Member
Messages
8,907
In the past I answer any ad as long as I know they are playing the music I like. I would then ask if they are all decent players with decent gear and are they serious enough to do their homework before a rehearsal.
All the other questions like how much experience, how many gigs/rehearsal they intend, how much pay,websites, etc can be sorted after you meet them and especially AFTER you hear them play.
If they play great and the chemistry is good then everything else can be sorted. Doesn't matter how good the experience /pay/venues are if you hate their playing/styles/personalities.
I have made some of the best and long lasting musical connections by taking a chance on people.
 

vintagelove

Member
Messages
2,547
If a band couldn't respond to your first questions, they are probably not at the same place you are.


That being said, at least in my area, most serious listings say something to the effect of, if you don't have your sh@t together, don't bother responding. Those are probably the ads that you'll find folks with similar mindsets.
 

bob-i

Member
Messages
8,769
These are things that should be in the ad, if they're not, of course you can ask.
 

Gallus

Member
Messages
1,258
OP, your questions are all quite reasonable if what you are looking for is a band that is either gigging or very close to doing so. However, I bet you will find it pretty much true the world over that the authors of ads that don't include this information do so because there's nothing to tell. So, I think you're probably wasting your time asking in most cases.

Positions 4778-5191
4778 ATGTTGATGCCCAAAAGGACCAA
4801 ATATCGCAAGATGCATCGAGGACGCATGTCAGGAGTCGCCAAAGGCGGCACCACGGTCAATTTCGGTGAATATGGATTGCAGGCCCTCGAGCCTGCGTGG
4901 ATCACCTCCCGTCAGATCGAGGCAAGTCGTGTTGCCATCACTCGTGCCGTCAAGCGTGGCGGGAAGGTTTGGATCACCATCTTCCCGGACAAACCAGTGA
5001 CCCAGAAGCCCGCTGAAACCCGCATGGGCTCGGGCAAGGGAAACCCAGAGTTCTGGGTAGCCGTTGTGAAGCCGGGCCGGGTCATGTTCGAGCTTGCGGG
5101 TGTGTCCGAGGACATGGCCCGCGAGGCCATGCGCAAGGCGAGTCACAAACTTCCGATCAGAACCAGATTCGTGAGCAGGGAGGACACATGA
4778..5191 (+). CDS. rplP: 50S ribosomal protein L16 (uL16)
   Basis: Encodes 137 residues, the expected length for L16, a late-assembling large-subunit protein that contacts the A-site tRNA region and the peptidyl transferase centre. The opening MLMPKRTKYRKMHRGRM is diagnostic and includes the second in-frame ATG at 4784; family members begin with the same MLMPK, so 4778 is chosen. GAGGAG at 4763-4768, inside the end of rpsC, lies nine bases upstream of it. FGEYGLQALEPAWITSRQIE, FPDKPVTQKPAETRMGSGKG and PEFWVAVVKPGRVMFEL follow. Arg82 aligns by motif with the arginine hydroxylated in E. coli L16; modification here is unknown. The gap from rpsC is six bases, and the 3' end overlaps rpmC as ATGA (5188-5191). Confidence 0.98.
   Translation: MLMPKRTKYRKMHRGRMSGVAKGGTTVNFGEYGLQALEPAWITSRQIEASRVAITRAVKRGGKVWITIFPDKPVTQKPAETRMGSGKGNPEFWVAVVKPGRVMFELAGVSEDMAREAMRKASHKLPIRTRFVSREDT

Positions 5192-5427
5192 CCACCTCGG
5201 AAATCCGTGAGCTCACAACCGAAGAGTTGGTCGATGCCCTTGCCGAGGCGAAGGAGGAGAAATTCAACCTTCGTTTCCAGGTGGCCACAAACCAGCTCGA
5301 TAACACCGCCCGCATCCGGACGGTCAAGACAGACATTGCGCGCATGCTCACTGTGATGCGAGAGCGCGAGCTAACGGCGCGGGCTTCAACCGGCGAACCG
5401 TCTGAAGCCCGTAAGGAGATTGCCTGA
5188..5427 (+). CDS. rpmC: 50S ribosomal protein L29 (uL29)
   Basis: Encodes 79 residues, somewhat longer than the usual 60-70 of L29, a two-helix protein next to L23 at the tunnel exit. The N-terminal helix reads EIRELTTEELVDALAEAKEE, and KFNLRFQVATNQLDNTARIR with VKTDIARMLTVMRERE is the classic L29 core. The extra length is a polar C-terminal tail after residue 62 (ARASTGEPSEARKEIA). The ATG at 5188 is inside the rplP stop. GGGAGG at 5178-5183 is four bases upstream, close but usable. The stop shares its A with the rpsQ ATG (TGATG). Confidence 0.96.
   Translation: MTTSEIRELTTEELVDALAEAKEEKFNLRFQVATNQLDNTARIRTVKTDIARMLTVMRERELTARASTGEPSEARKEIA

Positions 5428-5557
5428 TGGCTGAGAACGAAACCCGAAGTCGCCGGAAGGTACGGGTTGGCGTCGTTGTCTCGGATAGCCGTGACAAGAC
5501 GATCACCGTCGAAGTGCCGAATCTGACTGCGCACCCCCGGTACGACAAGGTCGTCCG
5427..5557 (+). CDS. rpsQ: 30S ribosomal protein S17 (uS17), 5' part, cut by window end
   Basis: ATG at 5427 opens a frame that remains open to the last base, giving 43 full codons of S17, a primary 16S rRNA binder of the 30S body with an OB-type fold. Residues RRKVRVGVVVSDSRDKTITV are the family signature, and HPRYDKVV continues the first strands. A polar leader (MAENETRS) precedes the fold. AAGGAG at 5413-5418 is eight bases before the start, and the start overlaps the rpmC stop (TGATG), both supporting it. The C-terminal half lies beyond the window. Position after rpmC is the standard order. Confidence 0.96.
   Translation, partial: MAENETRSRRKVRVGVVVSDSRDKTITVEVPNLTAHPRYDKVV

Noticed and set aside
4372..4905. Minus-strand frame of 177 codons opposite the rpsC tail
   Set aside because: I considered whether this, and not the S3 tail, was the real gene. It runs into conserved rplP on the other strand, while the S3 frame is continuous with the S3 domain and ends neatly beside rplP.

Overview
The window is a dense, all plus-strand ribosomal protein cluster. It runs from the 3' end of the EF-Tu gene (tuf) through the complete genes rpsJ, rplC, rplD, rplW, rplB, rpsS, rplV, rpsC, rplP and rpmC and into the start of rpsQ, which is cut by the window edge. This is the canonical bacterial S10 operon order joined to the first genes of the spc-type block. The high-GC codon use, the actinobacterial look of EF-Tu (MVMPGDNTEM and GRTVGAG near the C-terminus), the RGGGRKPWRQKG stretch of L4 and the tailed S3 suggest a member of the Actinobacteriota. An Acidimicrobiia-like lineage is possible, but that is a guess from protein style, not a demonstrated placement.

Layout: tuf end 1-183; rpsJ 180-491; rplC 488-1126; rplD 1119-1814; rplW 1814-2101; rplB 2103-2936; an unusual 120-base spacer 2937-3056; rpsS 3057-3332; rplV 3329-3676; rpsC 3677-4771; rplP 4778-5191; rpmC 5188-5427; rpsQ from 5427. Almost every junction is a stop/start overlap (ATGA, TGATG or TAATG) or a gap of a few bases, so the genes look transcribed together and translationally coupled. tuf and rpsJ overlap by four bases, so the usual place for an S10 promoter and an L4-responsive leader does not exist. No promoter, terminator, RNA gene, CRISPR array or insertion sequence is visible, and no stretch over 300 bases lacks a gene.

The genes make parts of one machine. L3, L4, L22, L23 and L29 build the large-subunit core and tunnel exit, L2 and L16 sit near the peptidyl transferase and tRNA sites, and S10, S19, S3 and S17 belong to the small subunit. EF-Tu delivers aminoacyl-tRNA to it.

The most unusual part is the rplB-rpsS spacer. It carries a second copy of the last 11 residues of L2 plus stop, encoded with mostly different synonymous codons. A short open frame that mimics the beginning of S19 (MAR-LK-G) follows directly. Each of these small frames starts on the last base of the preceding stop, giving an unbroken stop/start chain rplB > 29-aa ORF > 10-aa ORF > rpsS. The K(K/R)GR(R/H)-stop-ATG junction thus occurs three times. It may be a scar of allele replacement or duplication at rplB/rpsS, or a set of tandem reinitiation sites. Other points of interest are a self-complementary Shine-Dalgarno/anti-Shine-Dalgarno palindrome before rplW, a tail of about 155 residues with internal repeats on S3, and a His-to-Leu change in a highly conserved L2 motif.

s2y

Member
Messages
19,263
Doesn't matter. People won't read it and will want you to join something entirely different.
 

gtrdave

Silver Supporting Member
Messages
5,216
I would ask:

Do you guys have any gigs booked? If so, what are you taking in per man? What venues are you playing?
What's the name of the band? Do you have a set list you can send me or website I can check out?
When do you rehearse? Are you holding auditions? If so, is there specific material you want a potential player to work on?
Anyone in my country band would be able to answer those questions easily, but we're a band of grown-ups who dig music, get down to business and avoid drama.
Honestly, if we were looking for someone and they asked those questions, that would be a sign that they're there to do more than just drink beer and waste time...which seems to be the norm for a lot of guys who respond via craigslist.
 
Messages
12,030
Unless you're in LA/NYC/Nashville, never look at ads for gigs. There is always a pro music community that operates off word of mouth references and there is only one way to knock at that door. Please network through the local pros who get regular work, and go out to hear local pro and semi-pro bands. It takes some time, but can be very rewarding. It is the best way to find pro players.